Kate Forbes’s “Do These Earrings Make me Look Dumb” struck a chord with me because it highlights a consistent problem hat trans people face in nearly all aspects of life: cisgender people who think they understand trans people better than trans people understand themselves. While Forbes focused her critique on the academy—especially women’s and gender studies departments—the issue comes up time and time again: cisgender politicians and pundits argue endlessly about which bathrooms trans people should be allowed to use, cisgender psychologists and sexologists pathologize transgender experience according to their own biases, cisgender insurance executives arbitrarily what is and isn’t “necessary care” for transgender policyholders, and so on.
There is a real cost to the devaluing of personal experience Forbes describes. My own transition was delayed two years because my father didn’t believe I was trans and followed his own conceptions of what was best for me instead of just listening to me, which eventually nearly drove me to suicide. The stress of constantly being denied agency and told you don’t know what you’re talking about by authority figures likely contributes to the massively disproportionate rates of depression and suicide among trans people. Eventually, many trans people internalize the misguided and sometimes deliberately hateful narratives put forth by cisgender people and privileged by cisgender society. Even now, despite going about my daily life as a woman, I harbor a deep sense of shame about my gender identity and often find myself privately questioning if I “deserve” to call myself a woman. I often feel constrained to express my femininity in a very traditional way, because while much of society views a cisgender woman acting in a non-stereotypically feminine way as transgressive and potentially liberating, a trans woman displaying masculine behavioral or stylistic traits often finds her “dedication” to her gender identity questioned and picked apart.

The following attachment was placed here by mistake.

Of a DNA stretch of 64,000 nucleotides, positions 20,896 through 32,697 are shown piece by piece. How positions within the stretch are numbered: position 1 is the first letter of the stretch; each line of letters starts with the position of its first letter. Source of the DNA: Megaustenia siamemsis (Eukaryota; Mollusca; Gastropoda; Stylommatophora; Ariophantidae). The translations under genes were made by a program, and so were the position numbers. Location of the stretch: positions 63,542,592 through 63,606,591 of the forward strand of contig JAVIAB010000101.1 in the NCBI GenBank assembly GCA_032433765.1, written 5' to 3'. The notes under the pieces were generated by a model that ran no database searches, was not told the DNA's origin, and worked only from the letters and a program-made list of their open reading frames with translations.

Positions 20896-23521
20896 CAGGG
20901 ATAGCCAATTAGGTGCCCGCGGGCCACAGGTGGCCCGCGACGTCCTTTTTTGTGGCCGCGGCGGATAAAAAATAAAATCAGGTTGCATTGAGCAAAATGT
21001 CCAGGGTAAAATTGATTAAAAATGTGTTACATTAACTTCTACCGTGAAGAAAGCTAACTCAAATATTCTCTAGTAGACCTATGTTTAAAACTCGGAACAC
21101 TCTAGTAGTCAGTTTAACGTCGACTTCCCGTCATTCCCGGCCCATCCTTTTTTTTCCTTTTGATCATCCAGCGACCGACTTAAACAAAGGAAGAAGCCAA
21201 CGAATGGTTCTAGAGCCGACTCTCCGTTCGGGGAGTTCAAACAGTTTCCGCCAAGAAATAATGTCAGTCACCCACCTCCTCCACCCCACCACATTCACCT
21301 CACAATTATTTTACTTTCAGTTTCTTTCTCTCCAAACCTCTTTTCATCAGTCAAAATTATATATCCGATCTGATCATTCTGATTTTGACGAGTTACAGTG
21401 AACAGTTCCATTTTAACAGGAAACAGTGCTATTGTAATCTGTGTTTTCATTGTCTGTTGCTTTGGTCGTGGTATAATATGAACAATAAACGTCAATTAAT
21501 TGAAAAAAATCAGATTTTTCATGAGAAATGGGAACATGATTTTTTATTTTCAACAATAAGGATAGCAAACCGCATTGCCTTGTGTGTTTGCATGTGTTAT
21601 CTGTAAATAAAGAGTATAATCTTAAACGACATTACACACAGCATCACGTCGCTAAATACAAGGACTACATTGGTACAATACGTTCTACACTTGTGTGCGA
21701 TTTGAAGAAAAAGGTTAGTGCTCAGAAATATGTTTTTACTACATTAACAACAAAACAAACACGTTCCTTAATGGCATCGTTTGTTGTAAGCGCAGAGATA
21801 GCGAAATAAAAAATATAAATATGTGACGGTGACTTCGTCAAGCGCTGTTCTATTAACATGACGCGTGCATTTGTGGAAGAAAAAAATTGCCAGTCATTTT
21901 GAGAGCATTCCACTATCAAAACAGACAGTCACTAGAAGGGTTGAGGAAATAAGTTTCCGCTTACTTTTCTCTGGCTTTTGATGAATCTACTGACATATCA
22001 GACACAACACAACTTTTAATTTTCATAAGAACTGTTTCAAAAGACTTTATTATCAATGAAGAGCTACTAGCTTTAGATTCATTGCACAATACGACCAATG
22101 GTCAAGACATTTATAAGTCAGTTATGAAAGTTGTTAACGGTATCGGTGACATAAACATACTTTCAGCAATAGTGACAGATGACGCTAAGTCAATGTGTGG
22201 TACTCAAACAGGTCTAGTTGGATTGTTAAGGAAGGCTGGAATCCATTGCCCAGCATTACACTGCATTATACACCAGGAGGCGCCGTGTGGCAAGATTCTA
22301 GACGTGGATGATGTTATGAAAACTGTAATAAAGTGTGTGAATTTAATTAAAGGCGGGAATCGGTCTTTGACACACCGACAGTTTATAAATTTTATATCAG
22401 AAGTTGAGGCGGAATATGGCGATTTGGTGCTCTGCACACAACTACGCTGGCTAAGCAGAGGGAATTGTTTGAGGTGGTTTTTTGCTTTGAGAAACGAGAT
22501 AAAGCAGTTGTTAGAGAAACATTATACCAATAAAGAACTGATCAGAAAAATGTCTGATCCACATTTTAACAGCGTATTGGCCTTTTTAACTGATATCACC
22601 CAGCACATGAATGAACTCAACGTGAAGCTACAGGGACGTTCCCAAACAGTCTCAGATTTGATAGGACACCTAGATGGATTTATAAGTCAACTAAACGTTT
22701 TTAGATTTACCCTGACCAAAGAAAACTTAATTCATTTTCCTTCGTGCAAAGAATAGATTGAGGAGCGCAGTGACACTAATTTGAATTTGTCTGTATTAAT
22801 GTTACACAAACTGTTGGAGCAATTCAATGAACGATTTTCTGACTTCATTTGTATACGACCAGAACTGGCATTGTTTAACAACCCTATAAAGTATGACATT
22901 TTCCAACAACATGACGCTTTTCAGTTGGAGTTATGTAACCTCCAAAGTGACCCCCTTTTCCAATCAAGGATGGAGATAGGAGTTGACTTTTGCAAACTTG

I agree with Forbes in her analysis that, in order to guarantee trans identities the same sort of respect granted automatically to cis identities, more diversity in all aspects of life is needed. In addition to increased diversity, I would also like to see cisgender authority figures acknowledge the way their own perspectives are rooted in personal experience and not some overarching factual norm. By including trans perspectives and acknowledging the limits of cis perspectives when applied to transgender individuals, society can finally bring trans people into the conversation from which they have long been excluded.